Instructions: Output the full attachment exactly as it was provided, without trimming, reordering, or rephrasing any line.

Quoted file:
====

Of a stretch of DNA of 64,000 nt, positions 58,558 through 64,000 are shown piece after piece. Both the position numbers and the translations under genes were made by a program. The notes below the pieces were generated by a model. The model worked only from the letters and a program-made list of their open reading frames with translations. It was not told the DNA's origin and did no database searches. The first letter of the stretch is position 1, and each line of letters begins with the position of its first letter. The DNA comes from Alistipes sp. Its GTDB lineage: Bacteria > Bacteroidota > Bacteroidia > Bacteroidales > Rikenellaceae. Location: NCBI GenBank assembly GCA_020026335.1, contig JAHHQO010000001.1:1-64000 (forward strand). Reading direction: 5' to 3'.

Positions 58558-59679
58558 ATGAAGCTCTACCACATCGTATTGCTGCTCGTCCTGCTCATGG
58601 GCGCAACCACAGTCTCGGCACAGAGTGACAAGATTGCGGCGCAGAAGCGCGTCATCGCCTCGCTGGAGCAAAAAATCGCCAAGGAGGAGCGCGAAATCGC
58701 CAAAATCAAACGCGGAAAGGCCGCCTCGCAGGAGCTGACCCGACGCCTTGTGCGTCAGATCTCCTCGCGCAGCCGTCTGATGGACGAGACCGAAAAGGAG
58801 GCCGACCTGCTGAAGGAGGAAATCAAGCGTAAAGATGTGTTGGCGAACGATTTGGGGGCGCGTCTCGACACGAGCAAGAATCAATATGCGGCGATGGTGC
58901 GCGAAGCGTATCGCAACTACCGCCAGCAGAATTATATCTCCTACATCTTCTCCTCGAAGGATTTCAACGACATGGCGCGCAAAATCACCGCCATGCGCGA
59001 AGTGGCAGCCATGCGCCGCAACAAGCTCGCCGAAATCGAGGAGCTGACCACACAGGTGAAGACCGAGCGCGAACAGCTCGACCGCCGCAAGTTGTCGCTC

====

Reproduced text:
Of a stretch of DNA of 64,000 nt, positions 58,558 through 64,000 are shown piece after piece. Both the position numbers and the translations under genes were made by a program. The notes below the pieces were generated by a model. The model worked only from the letters and a program-made list of their open reading frames with translations. It was not told the DNA's origin and did no database searches. The first letter of the stretch is position 1, and each line of letters begins with the position of its first letter. The DNA comes from Alistipes sp. Its GTDB lineage: Bacteria > Bacteroidota > Bacteroidia > Bacteroidales > Rikenellaceae. Location: NCBI GenBank assembly GCA_020026335.1, contig JAHHQO010000001.1:1-64000 (forward strand). Reading direction: 5' to 3'.

Positions 58558-59679
58558 ATGAAGCTCTACCACATCGTATTGCTGCTCGTCCTGCTCATGG
58601 GCGCAACCACAGTCTCGGCACAGAGTGACAAGATTGCGGCGCAGAAGCGCGTCATCGCCTCGCTGGAGCAAAAAATCGCCAAGGAGGAGCGCGAAATCGC
58701 CAAAATCAAACGCGGAAAGGCCGCCTCGCAGGAGCTGACCCGACGCCTTGTGCGTCAGATCTCCTCGCGCAGCCGTCTGATGGACGAGACCGAAAAGGAG
58801 GCCGACCTGCTGAAGGAGGAAATCAAGCGTAAAGATGTGTTGGCGAACGATTTGGGGGCGCGTCTCGACACGAGCAAGAATCAATATGCGGCGATGGTGC
58901 GCGAAGCGTATCGCAACTACCGCCAGCAGAATTATATCTCCTACATCTTCTCCTCGAAGGATTTCAACGACATGGCGCGCAAAATCACCGCCATGCGCGA
59001 AGTGGCAGCCATGCGCCGCAACAAGCTCGCCGAAATCGAGGAGCTGACCACACAGGTGAAGACCGAGCGCGAACAGCTCGACCGCCGCAAGTTGTCGCTC